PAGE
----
There’s no substitute for eliminating fossil fuels and halting the release of carbon dioxide into the atmosphere to avoid the painful and disruptive effects of global warming. The latest report from the Intergovernmental Panel on Climate Change (IPCC) leaves no doubt about this. But CO2 is not the only greenhouse gas. The climate panel also highlights the problem — and opportunity — posed by methane, which has contributed as much as 0.5 °C of warming since pre-industrial times, second only to CO2.
Methane is the main component of natural gas, whose popularity as a relatively clean source of fossil energy has soared by more than 50% over the past two decades. In the United States, cheap and plentiful natural gas supplies — obtained from controversial hydraulic fracking — have helped to displace coal. But there has also been a cost to the climate: fossil fuels have helped to boost atmospheric methane concentrations,which have more than doubled since pre-industrial times, from around 700 parts per billion by volume to nearly 1,900 p.p.b. in 2020.
Methane is of concern because it has an outsized impact on the climate. The gas makes up a tiny fraction of our atmosphere — CO2 levels are more than 200 times higher. But in the first 20 years after release, methane is around 80 times more powerful than CO2 at trapping heat in Earth’s atmosphere. It also breaks down much more quickly than CO2, with an average lifetime of around a decade, compared with centuries for CO2. This means that curbing methane emissions could provide short-term relief while governments and businesses negotiate the more difficult transition from fossil fuels to clean energy.
In an effort to reduce methane emissions, scientists have been investigating two linked questions. First, what are the major sources of methane? Second, where are the worst offenders? Livestock is the largest source, responsible for 31% of the global total, according to Ilissa Ocko at the non-profit Environmental Defense Fund (EDF) in New York City and her colleagues1. Oil and gas operations rank a close second, releasing 26%. Other sources include landfills, coal mines, rice paddies and water-treatment plants.
Reducing methane from livestock represents a particular challenge. People could eat less meat, but persuading people to change their diet is rarely straightforward. Moreover, meat consumption is rising in low- and middle-income countries — in line with rising incomes. It should be easier to curb emissions from other sectors. In many cases, doing so wouldn’t cost anything — and it could even be profitable.
Global methane emissions could be cut by 57% by 2030 using existing technologies, Ocko and her colleagues report. And almost one-quarter of the global methane total could be eliminated at no net cost. The oil and gas industry could make the biggest difference here, having both the infrastructure and the incentive to minimize methane losses: more methane in their pipelines means more revenue. In other sectors, the operators of landfills, coal mines and wastewater-treatment plants could capture the gas and use it to generate electricity. And rice producers could minimize emissions with better irrigation and soil-management practices. If these measures were implemented worldwide, projected increases in global warming could be reduced by 0.25 °C by 2050, and 0.5 °C by 2100, the study finds. Those are significant numbers considering that the world has already warmed by 1.1 °C, and global leaders have committed to limiting the total to 1.5–2 °C.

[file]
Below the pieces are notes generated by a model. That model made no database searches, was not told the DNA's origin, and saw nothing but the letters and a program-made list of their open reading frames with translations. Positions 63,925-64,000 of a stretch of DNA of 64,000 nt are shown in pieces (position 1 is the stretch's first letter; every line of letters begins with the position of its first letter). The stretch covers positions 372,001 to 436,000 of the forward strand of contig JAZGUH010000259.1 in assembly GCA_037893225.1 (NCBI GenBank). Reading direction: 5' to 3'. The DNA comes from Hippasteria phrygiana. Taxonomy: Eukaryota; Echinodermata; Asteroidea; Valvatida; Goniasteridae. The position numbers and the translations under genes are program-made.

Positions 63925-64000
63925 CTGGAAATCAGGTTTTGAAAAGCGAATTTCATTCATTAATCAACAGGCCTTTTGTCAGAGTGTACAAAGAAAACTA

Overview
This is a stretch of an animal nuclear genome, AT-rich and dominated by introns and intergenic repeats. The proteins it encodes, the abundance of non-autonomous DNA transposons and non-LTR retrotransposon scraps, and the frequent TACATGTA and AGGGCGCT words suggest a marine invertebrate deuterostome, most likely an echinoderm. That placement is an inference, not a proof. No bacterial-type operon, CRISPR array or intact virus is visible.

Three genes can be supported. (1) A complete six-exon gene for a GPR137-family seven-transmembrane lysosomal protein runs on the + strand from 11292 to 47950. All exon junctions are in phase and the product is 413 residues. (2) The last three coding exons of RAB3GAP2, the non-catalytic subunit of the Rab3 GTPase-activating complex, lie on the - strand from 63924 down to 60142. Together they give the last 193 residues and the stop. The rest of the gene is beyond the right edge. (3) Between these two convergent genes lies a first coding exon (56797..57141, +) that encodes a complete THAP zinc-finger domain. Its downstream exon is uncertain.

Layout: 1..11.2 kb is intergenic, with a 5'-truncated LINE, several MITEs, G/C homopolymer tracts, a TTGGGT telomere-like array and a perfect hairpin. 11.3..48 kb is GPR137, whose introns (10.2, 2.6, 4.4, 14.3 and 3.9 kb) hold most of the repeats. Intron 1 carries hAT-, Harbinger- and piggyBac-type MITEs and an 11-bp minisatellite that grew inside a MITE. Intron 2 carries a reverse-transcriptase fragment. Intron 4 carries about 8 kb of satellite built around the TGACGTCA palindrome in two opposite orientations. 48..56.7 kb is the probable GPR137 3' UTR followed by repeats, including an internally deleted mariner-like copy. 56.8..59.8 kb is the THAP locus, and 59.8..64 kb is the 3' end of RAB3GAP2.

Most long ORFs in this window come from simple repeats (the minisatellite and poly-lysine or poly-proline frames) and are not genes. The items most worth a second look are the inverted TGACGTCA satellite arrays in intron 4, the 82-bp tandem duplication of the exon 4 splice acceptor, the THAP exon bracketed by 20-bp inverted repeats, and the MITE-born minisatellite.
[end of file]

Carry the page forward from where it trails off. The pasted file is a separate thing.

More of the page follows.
The main problem is pinpointing precisely where methane emissions are coming from. More than a decade ago, researchers monitored methane from aircraft surveys using infrared sensors that can detect gases in sunlight reflected back from Earth2. Today, satellites are part of this monitoring effort. Research shows that a relatively small number of ‘super-emitters’ are responsible for a significant share of methane emissions, particularly in the oil and gas industry3.
The ability to identify major methane sources is poised to advance in the next two years. In 2022, the EDF will launch a satellite designed to identify emissions across large swathes of land. Carbon Mapper, a non-profit partnership that includes NASA’s Jet Propulsion Laboratory and the San Francisco-based company Planet, will follow up in 2023 with two prototype satellites designed to track methane and CO2 at the scale of individual facilities.
In March, the United Nations Environment Programme and the European Commission launched the International Methane Emissions Observatory to help coordinate these efforts and help policymakers and companies take action. The observatory will also have access to estimated emissions inventories from governments and industry. Around 70 oil and gas producers, including giants such as Shell and BP, have committed to setting clear emissions-reductions targets and reporting emissions under an initiative led by the Climate & Clean Air Coalition, an international initiative involving governments, non-profit organizations, businesses and others. This work will also help to inform new methane-reduction commitments due to be made at the UN climate conference in Glasgow, UK, in November.
The world will continue to warm as long as CO2 is being pumped into the atmosphere. But curbing emissions of methane and other powerful greenhouse gases might reduce the sting. That is why governments and businesses should seize the opportunity, buying humanity a bit more time to do what needs to be done.